Life is hard. Change is hard. Eating vegetables is hard. Working out when you’re dog-tired from a long day is hard.
BUT, being honest about your shortcomings and not beating yourself about them is the key to being successful in anything and keeping your sanity.
When you lay in bed at night thinking about your day and/or your life, are you really being honest with yourself? Do you block out those mini cookies you ate out of the snack drawer at work? Or do you figure that because you took the stairs to your office, the calories in the cookies from the snack drawer are null and void? Are you scared to go to a gym because everyone is fitter/skinnier/stronger/prettier/cooler than you? Are you spending beyond your means and finding a way to justify it?
The deal is, we all do this. For whatever reason, we’re programmed to make ourselves feel better about our shortcomings by manipulating reality. BUT, being aware that we’re doing this is half the battle.
When it comes to food, does it help you face reality by keeping an honest food journal? Does having a more in-shape, dedicated workout partner help hold you accountable to your fitness? Does having a counselor or a mentor to point out little things that you’re so used to doing that you don’t even notice them anymore help get your life on track??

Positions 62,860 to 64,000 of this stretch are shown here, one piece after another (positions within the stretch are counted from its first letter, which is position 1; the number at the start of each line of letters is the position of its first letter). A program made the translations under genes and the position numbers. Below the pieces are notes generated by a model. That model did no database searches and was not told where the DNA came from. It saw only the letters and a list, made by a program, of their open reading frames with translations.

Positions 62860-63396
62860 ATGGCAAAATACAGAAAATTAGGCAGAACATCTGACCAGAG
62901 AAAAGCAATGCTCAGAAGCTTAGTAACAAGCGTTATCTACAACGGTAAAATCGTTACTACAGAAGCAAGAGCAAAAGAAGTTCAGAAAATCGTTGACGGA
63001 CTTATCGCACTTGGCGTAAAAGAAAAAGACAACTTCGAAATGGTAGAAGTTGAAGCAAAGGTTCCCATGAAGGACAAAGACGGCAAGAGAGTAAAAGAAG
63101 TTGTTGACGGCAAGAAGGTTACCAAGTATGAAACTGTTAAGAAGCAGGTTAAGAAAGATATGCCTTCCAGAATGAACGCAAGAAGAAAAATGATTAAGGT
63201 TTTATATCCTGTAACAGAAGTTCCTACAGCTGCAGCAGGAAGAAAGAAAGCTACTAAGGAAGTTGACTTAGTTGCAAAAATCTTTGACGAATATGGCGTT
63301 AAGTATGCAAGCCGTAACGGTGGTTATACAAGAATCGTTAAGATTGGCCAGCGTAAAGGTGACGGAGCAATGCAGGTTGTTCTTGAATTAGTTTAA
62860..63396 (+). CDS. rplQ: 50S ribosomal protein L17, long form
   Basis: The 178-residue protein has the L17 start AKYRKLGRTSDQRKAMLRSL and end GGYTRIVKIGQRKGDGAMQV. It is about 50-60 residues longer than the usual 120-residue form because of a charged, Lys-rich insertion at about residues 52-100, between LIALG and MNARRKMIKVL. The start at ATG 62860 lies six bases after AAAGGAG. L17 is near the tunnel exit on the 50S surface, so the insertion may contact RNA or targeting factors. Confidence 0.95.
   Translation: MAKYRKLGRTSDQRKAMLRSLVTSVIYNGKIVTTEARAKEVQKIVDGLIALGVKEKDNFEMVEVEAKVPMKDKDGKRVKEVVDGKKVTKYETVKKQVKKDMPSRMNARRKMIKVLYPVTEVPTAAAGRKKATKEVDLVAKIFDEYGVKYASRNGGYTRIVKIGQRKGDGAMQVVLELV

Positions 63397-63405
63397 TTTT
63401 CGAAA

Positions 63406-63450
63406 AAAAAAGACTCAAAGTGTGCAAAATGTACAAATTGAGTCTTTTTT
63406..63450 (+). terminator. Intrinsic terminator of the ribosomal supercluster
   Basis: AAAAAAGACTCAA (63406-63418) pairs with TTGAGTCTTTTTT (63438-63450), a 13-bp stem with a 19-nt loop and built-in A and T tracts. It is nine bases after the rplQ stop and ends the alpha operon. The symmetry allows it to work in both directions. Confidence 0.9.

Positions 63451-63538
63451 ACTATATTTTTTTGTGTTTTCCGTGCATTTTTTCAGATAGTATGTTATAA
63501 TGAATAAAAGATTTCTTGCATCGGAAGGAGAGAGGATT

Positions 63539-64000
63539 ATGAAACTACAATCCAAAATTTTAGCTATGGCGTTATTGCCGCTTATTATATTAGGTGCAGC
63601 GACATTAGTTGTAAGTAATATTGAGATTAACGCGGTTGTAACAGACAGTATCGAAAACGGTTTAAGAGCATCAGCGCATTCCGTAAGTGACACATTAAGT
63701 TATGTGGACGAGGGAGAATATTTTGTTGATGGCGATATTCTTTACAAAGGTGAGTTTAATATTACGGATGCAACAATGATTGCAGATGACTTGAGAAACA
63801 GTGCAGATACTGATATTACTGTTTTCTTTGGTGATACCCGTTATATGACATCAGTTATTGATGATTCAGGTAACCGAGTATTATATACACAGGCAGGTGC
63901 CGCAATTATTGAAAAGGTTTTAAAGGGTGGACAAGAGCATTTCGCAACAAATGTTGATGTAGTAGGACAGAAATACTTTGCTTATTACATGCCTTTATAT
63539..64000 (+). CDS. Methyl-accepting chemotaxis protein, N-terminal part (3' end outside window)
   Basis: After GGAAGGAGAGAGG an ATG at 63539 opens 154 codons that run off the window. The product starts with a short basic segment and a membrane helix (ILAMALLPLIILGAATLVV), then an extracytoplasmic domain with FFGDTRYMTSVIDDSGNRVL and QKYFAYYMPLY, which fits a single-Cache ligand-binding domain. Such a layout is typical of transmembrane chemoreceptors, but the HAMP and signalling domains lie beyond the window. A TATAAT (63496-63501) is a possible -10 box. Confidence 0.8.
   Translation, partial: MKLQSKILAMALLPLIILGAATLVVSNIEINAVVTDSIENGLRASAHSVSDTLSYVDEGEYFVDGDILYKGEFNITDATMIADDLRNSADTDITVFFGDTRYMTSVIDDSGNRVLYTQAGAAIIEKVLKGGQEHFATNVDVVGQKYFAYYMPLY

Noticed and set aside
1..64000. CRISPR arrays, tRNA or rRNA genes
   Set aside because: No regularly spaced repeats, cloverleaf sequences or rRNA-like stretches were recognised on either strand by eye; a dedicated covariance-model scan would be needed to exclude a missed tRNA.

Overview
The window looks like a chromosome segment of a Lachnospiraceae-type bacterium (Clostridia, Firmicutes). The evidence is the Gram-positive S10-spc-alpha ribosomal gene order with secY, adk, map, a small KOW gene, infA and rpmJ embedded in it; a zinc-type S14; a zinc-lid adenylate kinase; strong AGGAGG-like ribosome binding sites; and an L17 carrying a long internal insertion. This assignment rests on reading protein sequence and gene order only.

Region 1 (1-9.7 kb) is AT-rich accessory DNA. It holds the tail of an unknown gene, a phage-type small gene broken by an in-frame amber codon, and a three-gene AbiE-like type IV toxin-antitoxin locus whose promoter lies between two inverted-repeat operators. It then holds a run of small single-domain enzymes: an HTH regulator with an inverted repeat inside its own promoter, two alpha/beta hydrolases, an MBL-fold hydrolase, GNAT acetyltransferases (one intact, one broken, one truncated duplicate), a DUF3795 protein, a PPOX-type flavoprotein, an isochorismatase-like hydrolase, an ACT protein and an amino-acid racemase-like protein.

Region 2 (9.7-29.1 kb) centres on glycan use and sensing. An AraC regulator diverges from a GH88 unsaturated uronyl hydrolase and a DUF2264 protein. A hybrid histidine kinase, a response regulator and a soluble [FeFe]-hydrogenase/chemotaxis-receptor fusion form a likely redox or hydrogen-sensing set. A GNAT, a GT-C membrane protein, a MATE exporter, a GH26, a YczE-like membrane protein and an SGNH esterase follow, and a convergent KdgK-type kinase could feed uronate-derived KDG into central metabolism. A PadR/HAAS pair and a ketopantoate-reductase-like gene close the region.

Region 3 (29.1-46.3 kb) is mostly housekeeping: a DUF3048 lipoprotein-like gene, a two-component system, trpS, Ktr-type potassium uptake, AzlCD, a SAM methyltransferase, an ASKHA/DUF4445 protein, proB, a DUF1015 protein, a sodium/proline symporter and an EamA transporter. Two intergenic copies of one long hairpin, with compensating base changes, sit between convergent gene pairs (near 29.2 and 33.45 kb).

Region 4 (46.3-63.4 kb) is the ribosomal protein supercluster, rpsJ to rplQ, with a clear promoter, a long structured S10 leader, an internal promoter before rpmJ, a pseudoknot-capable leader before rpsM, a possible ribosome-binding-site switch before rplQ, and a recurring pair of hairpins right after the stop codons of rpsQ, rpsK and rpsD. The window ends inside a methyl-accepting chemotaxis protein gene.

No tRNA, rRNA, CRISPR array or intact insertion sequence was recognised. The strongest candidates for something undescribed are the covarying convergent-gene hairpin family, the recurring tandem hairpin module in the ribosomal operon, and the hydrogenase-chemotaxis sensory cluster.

We all have our stuff. Taking a step back in life, facing the fact that we need to change and putting a plan in action to make that change is what sets successful people apart from folks who spiral downward into an overweight, unhealthy, sometimes messy life.
This is a really tough one for me, personally. As an adult, I have always held myself to such a standard of perfection that falling short has been seen as total failure in my eyes. HOWEVER, at almost 28 years old, I’ve finally come to grips with the way that I’m always down for the most unhealthy, fat and sugar-laden homemade chocolate chip cookie over broccoli. It’s just who I am! 🙂
When I speak about grace in this context, I basically mean not beating yourself up or keeping score for mess ups every now and then. Sometimes a slice of your mom’s homemade apple pie just needs to be eaten. Sometimes you need a nap and instead of a workout. Sometimes dinner plans with your wife’s boss need to be cancelled because staying home and watching Netflix with your kids sounds so much more enjoyable. I believe all of this is A-OK.
As long as your grace does not become a slippery slope of pardoning every food/fitness/life sin, you’re good. Tomorrow’s a new day, a new time to work on healthier eating and fitness habits, and a new start to breaking bad habits. Don’t beat yourself up for the little stuff, keep your eye on your goal, work hard, but enjoy life without guilt along the way.
(I do not support giving yourself grace in questionable moral issues– if, in your quest for honesty with yourself, you realize you’re cheating, stealing, or hurting people, you need to take responsibility and fix it. Pronto.)
Much love you to you. Happy Tuesday! 🙂